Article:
Shelby Township creates ordinance to prohibit marijuana establishments within its boundaries

By: Kara Szymanski | Shelby - Utica News | Published December 3, 2018

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SHELBY TOWNSHIP — Although 55 percent of Michigan voters approved the regulation and taxation of recreational marijuana for those ages 21 and older Nov. 6, and personal use will become legal in Shelby Township and throughout Michigan under state law Dec. 6, Shelby Township will not be allowing grow facilities or other marijuana businesses within its borders.

At the Nov. 20 Shelby Township Board of Trustees meeting, the Board of Trustees voted unanimously to create an ordinance that prohibits the establishment and/or operation of marijuana businesses within the township’s boundaries.

Of the 35,422 Shelby Township voters in the Nov. 6 election, 17,740 voted no on Proposal 1 to legalize recreational marijuana, and 16,922 voted yes. Not all voters who cast ballots chose to vote on Proposal 1. The wording of Proposal 1 allows municipalities “to ban or restrict” marijuana businesses.

The Shelby Township ordinance language prohibits the establishment of any marijuana micro-businesses, processors, retailers, secure transporters, safety compliance facilities and marijuana grower businesses.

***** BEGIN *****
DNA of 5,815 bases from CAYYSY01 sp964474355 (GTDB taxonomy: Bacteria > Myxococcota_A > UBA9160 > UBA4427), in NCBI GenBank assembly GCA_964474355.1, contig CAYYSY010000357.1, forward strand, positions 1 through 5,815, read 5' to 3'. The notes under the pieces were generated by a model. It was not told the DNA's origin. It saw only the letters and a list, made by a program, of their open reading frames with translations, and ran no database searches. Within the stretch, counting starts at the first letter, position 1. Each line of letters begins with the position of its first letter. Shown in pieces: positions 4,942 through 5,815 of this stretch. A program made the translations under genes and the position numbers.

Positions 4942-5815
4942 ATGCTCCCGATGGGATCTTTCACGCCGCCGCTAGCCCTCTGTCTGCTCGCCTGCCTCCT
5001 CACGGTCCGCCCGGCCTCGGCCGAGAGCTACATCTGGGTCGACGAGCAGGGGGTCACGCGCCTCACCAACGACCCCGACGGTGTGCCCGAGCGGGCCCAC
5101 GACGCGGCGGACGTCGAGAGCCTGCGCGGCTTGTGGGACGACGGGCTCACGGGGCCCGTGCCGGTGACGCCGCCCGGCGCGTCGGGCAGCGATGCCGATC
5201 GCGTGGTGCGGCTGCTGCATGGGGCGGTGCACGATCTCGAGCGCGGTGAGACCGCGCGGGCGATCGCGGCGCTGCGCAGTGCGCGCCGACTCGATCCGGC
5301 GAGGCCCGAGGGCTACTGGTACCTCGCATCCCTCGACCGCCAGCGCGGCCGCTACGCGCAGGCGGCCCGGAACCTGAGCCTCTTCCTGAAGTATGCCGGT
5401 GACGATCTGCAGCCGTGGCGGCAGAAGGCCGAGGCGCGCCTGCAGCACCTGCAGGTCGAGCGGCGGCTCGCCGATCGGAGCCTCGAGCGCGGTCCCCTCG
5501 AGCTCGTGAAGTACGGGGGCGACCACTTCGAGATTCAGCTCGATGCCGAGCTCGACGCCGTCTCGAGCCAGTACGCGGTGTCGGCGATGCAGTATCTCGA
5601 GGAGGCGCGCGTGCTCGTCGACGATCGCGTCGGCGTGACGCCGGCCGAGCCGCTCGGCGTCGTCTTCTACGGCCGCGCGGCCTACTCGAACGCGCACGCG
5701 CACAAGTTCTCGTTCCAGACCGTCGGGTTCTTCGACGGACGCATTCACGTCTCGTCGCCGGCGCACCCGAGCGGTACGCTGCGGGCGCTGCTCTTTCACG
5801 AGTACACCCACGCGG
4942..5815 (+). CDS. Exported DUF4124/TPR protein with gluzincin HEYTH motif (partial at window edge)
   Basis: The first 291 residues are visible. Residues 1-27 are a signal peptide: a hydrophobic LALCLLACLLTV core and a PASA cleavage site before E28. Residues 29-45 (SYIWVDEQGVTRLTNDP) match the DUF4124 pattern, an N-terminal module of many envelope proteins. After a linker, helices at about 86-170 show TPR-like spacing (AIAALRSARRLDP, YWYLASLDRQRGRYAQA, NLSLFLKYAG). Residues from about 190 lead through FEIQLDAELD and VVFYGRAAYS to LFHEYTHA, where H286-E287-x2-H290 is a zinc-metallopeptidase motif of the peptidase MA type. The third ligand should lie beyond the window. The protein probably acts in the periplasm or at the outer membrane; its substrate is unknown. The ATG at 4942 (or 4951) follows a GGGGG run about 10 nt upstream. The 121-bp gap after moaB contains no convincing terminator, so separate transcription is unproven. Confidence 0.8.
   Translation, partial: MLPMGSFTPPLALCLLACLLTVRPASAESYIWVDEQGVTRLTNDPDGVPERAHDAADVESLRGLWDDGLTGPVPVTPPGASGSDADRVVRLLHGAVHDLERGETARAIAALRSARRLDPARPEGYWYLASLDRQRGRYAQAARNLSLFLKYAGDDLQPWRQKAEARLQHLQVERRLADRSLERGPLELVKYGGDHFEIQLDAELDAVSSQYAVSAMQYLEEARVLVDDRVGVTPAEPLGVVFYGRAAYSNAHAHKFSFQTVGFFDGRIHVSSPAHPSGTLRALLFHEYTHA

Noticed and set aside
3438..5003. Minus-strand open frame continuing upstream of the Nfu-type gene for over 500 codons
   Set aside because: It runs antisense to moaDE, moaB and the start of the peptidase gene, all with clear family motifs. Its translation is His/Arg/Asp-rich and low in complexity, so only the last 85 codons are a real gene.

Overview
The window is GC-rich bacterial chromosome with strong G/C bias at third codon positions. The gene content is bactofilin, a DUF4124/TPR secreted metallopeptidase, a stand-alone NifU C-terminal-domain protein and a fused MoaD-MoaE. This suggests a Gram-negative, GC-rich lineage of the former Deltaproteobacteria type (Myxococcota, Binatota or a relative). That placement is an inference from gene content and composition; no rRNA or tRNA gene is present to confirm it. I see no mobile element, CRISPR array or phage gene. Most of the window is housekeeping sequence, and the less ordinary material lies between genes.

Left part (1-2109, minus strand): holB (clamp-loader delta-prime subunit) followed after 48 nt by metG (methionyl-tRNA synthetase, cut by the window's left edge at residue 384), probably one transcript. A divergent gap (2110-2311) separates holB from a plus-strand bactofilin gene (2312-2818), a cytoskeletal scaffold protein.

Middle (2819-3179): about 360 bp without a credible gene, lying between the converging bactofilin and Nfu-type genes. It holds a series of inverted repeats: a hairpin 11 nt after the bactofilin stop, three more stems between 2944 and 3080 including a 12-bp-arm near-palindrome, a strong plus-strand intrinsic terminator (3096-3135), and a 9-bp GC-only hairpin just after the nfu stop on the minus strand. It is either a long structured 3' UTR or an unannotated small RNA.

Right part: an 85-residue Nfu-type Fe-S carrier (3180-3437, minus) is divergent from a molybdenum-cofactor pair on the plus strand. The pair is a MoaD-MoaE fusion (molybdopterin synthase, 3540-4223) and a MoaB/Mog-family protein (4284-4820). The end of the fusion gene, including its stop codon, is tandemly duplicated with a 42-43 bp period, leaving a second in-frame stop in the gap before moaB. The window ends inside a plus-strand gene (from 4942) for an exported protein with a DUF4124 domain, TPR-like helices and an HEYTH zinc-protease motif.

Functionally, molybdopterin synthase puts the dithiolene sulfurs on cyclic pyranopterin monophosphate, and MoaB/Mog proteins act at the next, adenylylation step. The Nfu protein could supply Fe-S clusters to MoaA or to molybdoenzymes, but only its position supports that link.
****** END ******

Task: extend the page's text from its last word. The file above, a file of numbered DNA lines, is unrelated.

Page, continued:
According to the new ordinance, Shelby Township prohibits the establishment and/or operation of any and all categories of marijuana businesses within its boundaries and the state-issued licenses that authorize only limited cultivation, processing, transportation, delivery, storage, sale or purchase of marijuana within designated areas; licenses that authorize the consumption of marijuana at special events in limited areas and for a limited time; licenses that authorize cultivation for purposes of creating more plants; and licenses for scientific research, education or the cultivation, processing, distribution and sale of industrial hemp.

“The Michigan voters recently passed the Michigan Regulation and Taxation of Marijuana Act, and what that act does permit is six various licenses pertaining to distribution, sale, transportation, testing, security, relating to marijuana,” Township Attorney Rob Huth said.

This act is somewhat similar to the medical marijuana act that passed a few years ago, where if a municipality failed to take action, the municipality wouldn’t allow these types of businesses. The difference with the new act is that a municipality that doesn’t opt out of marijuana businesses will permit the businesses.

Huth explained the reasoning as to why the township must take action early on.

“It says if the municipality fails to take action, the type of uses I just described, six license types, may be permitted in a community. And the issue is the permits can move along very quickly, so what I’m asking the board to do tonight is take two steps. First, a resolution that says none of these six types of activity will be permitted in Shelby Township, and secondly, pass an ordinance that says the same thing, only codifies it for us,” Huth said.